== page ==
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enraged at the complaints made of his ravenous appetite and ungovernable passions, fell upon Mr. Freeman and his companion and murdered them both. He was tried, and hanged for the crime the follow
ing year. It was upon this occasion
that Mr. Sutherland's services were sought.
At the time of Mr. Sutherland's ministry in Bath, the support of the church was part of the business of the town. Of the salary voted him in Town Meeting he never received more than three-fourths of the stipulated sum, as he declined. to take anything from those who favored other denominations than the Congregational, and from those who were unwilling or unable to pay. Indeed if it came to his ears that any had paid grudgingly, he actually returned to them the sums they had paid. If it had not been. for a small property brought to him by his wife, he declared he would have been reduced to absolute poverty. Yet when he had ministered in the town twenty years, he went into Town Meeting and asked to have his salary reduced, giving as his reason that as produce had fallen in value, it might not be convenient for many to pay the sums assessed upon them.
From 1833 to 1843 there were in Bath four churches, and all were well filled on Sundays. Christmas. was ignored as a relic of Popery, but on Fast Days and Thanksgivings every human being went to church. This deep interest in religion had not wholly passed in my own childhood. It seems to me now that the atmosphere at that time was composed of three elements-religion, education, and oxygen with an immense difference in stress-ponderously on the first; a little less on the second; and none at all on the third, which was furnished by nature, and to which no thought was given.
The highest civil office held by an
inhabitant of Bath was that of Member of Congress, two men having served in the House of Representatives-Mr. James H. Johnson,two terms, and Mr. Harry Hibbard, three terms. Mr. Hibbard was a lawyer prominent in his profession, and an intimate friend of Franklin Pierce. Upon the accession of Pierce to the Presidency, Mr. Hibbard was tendered several positions, including a seat on the Supreme Bench of the State-all of which he refused on account of ill health.
I well remember the visit paid to Mr. Hibbard by the ex-President. The great man attended church and bowed his head in prayer. A Puritan stands upright when he prays. Few, if any, in the little church had ever seen a head bowed, and the matter was discussed. Some were of the opinion that reverence held no part in the inclination, and that the visitor was simply overcome by a slight faintness from which he soon recovered.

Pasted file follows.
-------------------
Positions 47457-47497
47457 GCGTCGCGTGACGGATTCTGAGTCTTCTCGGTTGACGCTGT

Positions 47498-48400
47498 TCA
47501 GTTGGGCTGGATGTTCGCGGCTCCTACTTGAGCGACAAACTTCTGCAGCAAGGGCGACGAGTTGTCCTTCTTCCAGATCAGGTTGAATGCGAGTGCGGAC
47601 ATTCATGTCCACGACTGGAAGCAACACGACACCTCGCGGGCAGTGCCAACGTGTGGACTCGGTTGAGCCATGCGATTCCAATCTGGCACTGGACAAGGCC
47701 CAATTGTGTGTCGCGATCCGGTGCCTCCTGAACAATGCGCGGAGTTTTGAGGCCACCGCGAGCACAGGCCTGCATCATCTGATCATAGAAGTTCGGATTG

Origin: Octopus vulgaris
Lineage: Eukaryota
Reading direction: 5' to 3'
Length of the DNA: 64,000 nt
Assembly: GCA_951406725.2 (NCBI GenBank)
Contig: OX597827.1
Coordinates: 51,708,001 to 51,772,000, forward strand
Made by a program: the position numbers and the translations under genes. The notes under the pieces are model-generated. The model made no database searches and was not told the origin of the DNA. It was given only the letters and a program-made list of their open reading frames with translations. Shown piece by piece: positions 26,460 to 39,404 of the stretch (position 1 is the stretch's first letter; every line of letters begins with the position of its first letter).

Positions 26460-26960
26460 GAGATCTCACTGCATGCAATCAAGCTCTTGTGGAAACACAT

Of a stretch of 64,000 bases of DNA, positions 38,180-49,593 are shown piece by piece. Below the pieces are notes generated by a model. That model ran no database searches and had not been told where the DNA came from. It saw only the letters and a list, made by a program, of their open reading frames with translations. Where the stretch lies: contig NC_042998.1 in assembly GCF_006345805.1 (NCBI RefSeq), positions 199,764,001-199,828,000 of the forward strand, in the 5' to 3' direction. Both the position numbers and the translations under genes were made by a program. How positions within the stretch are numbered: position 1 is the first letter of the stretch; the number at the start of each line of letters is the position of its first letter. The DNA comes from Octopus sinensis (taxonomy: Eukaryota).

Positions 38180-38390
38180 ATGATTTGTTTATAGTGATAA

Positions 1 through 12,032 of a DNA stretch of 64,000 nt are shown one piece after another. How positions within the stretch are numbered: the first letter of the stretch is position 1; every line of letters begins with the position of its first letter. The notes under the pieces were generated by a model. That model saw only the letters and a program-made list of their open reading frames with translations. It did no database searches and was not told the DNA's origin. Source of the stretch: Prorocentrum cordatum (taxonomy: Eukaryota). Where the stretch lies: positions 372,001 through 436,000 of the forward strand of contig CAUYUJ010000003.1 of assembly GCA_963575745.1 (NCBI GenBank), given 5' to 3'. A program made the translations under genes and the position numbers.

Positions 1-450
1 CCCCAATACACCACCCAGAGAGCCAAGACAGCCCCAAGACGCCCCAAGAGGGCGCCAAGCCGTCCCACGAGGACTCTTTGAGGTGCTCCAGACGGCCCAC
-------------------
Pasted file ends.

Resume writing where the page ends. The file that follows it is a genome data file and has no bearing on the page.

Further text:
The highest judicial office ever held by an inhabitant of Bath was that of Chief Justice of the Supreme Court of the State-an honor conferred upon Andrew Salter Woods, the first native of Bath to practice law.
The first physician came to Bath in 1790-Doctor Isaac Moore. Many others practised in the town for longer or shorter periods. Though all were successful, the most beloved and those who remained longest were Doctor John French, who came from Landaff in 1822; and William Child, a native of the town who died in 1918, aged eighty-four. Doctor Child served as surgeon in the Civil War, and witnessed the assasination of President Lincoln. Bath for many years was noted for the ability and number of its lawyers, at one time no less than thirteen dwelling within its limits.
The most prominent family in the village was that of Moses Paul
was a classical scholar, and familiar. with the buildings of antiquity. He knew the Parthenon, every line in which, by actual measurement, is a curve. The expression of his taste is seen in the beautiful arched doors and central windows, the curves in the facade, the stairway, and interior partitions. Mrs. Payson was a woman of great personal beauty, charming in manner, and a gracious hostess. Of their five children only one reached middle life, and no lineal descendants are now living.
After the Paysons the next owner and occupant of the house Arthur Livermore, son of the fam
modern appliances, and building a porch around it. For nearly forty years after his family left it, the house was unoccupied. It has now been restored, and is used as a hotel.
Other interesting old buildings in Bath are the Brick Store, symmetrical in construction and formerly lighted by large windows, each containing sixty-four small square panes of glass, and the brick houses at The Upper Village in the English style of archecture. Two families prominent at The Upper Village for many years were the Hutchins and Goodall families. Of the (former, Arthur Hutchins was conspicuous
revive is not to be expected. But the beautiful sites for cottages on all the roads leading out from the village, the lovely views, the springs of pure water on almost every hillside, the easy accessibility of all points of interest in the White
Mountains, and the hospitality of the inhabitants, lead to a not unreasonable expectation that the township in the near future will be the summer home of many people of moderate means.
By J. L. McLane, Jr.
(Charles MacVeagh Jr. was lost in a snow-storm on the
Oh brooding presence of unchanging rest,
Was it because he loved you that you drew
Sweeter and stronger, that you called him hence,
Than that you knew he loved you! Did you know
Up to the slopes he loved, the heights he knew
Could bring him healing! For his hurt heart found
In that last silence, that white hush of snow,
A way to further, finer life...... Profound,
Dark to my searching eyes your shadows grow:
Sure with his love, until Death calls away
A heart less noble and a soul less clear
Into those starry, pathless realms he entered without fear.